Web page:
Weekends are meant for pancakes, waffles and French toast — especially during the fall months. As the weather gets cooler, the meals get a little heartier. But sometimes pancakes can get somewhat routine: maple syrup, maybe a sprinkle of powdered sugar, some fruit and butter.
One man, however, is taking the Sunday morning pancake tradition to a new level. Call it competitive pancake design. Travis Millard, the man behind Fudge Factory Comics, has been spending his Sunday mornings masterly designing new pancake art and sharing his creations on Instagram using the hashtag #PancakeMorning.
These aren’t your normal heart-shaped pancakes. He’s flipped everything from pizza, iPods, counting sheep and bowls of fruit (see photo above). How does he do it? According to an Instagram blog post, “Just pick up any generic ketchup squirter and draw into the pan with it ….”
This Mother’s Day, instead of making Mom wait until dinnertime to enjoy a meal made just for her, treat her to a special morning treat of breakfast in bed. Deliciously easy to make in a hurry, pancakes are a no-fuss dish that both grownups and little ones crave, and they can be as simply or elegantly prepared as you like. Boxed mixes may indeed be convenient on hectic weekdays, but the taste and texture of a mix can’t compare to light, fluffy from-scratch pancakes, which are quick to prepare with everyday baking ingredients. Check out Food Network’s top-five pancake recipes below to find top-rated classic and dressed-up picks alike, then browse Mother’s Day Central for more tips on cooking for Mom.
5. Oatmeal Cookie Pancakes — Just as oatmeal cookies are made with oats, cinnamon and raisins, so, too, are Rachael’s kid-friendly pancakes, ready to enjoy in less than 25 minutes.
4. Tri-Berry Oven Pancakes — More like Dutch babies than traditional pancakes, Ina’s thin, golden-brown beauties are scented with orange zest and finished with mixed berries.
Here in Food Network Kitchens, we love simple, classic recipes. We are also paid to think about food all day. So we’ve taken classic foods and drinks and reimagined them into three, four or five different ways. No standard recipes here, just the occasional technique and pictures. Think of it as a picture recipe.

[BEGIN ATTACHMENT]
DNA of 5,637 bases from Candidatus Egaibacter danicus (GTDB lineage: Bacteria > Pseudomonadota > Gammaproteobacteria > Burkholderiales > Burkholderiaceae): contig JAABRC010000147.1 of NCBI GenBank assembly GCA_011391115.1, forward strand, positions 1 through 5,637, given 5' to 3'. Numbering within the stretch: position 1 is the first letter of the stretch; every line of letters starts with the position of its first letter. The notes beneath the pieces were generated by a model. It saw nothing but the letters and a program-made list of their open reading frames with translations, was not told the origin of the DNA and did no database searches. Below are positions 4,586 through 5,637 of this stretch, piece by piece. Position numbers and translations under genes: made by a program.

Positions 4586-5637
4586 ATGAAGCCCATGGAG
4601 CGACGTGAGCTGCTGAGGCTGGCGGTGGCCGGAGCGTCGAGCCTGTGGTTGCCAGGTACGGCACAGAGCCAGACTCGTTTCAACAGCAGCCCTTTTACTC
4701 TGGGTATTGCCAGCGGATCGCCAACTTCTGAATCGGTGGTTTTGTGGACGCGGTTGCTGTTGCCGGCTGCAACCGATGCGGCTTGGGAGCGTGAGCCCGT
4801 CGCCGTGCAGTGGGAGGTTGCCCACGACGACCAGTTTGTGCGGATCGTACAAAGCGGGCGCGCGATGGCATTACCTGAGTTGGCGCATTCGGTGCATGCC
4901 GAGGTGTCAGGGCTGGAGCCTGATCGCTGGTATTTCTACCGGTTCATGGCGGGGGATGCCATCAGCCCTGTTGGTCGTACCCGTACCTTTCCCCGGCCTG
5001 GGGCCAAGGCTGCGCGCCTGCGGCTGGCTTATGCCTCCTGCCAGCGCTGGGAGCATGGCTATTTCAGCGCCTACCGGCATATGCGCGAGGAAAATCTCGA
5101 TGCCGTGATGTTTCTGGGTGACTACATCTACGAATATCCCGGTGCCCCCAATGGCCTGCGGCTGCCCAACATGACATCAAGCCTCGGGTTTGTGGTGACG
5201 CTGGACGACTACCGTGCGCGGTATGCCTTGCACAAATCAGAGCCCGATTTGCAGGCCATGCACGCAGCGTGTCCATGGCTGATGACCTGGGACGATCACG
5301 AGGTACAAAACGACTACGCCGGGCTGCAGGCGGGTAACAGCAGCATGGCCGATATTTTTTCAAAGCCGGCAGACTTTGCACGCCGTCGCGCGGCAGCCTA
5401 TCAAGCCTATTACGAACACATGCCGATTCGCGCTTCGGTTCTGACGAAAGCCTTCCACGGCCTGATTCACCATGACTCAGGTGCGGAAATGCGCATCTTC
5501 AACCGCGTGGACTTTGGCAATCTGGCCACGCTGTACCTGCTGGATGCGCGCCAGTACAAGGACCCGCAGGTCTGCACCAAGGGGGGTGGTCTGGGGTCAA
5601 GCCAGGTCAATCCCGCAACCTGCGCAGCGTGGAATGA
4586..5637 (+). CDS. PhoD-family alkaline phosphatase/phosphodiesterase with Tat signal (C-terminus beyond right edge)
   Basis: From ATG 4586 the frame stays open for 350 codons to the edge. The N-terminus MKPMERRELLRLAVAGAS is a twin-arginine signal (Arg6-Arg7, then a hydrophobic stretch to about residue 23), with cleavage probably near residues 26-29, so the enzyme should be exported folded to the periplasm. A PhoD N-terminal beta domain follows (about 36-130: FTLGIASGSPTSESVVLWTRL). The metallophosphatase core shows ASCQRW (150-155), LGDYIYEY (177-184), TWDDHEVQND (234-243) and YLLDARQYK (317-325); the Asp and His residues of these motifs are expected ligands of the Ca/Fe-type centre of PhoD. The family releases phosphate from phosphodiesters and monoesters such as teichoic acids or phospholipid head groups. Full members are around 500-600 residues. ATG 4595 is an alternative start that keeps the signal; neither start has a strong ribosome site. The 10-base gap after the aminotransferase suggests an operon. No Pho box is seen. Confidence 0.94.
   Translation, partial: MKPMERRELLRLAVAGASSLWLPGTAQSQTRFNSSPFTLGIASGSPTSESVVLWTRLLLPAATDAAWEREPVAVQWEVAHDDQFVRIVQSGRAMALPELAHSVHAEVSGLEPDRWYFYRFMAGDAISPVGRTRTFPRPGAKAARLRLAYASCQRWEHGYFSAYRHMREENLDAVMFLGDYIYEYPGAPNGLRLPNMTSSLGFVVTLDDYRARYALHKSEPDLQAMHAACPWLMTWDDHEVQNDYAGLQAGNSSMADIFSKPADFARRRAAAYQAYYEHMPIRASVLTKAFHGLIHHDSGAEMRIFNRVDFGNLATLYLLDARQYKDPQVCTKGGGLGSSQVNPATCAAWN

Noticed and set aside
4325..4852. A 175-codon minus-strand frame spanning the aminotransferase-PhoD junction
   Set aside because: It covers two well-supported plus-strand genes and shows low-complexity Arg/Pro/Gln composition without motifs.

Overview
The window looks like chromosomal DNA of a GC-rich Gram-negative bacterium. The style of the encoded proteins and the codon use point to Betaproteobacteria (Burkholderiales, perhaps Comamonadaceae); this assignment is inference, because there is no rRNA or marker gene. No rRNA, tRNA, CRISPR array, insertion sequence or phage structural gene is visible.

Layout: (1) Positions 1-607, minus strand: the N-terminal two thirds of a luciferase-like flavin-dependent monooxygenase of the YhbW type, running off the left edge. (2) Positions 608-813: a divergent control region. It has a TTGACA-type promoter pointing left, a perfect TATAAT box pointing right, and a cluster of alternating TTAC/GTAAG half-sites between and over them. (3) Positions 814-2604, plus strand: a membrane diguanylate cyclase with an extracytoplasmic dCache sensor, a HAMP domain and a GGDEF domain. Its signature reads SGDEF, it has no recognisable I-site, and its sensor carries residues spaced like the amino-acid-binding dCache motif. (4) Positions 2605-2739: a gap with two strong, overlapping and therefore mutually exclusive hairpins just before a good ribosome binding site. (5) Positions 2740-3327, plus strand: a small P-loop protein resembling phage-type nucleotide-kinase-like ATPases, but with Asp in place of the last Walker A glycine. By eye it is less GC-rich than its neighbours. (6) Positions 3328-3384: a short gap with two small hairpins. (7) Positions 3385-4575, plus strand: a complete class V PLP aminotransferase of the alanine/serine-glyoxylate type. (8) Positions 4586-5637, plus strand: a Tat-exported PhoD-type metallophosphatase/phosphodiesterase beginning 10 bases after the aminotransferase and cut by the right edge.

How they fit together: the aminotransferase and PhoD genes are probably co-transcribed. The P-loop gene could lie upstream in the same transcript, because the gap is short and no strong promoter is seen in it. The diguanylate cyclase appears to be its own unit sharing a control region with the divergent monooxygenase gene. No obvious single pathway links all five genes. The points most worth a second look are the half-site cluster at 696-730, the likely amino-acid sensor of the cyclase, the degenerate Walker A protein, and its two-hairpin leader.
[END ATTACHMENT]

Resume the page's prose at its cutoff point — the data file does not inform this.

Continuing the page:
Pancakes are a great way to personalize breakfast. From bacon and corn to triple chocolate, these tasty flapjacks will definitely spice up the most important meal of the day. Here are five of our new favorite pancake recipes.
When I was seven years old, my grandmother gave me a cookbook written for kids. It was something she’d picked up at a museum gift shop and knew I’d love. My mom was not so pleased when it arrived, as she was never a huge fan of cooking with kids. In her mind, meal prep was strictly about efficiency. Adding my sister or me to the mix instantly made things drastically less efficient. Still, once in a while, she’d give in to my pleas and help me make something from the book.
When I turned eight, something happened that opened up my ability to bond with this cookbook of mine. Both my parents started working on Saturday mornings and we had a babysitter watch us until they came home. This babysitter was the teen-age daughter of friends and she was all of 13 (it was the mid-’80s, that’s how it worked back then). She was happy to let me cook, as it kept me busy and she got to help eat whatever I made.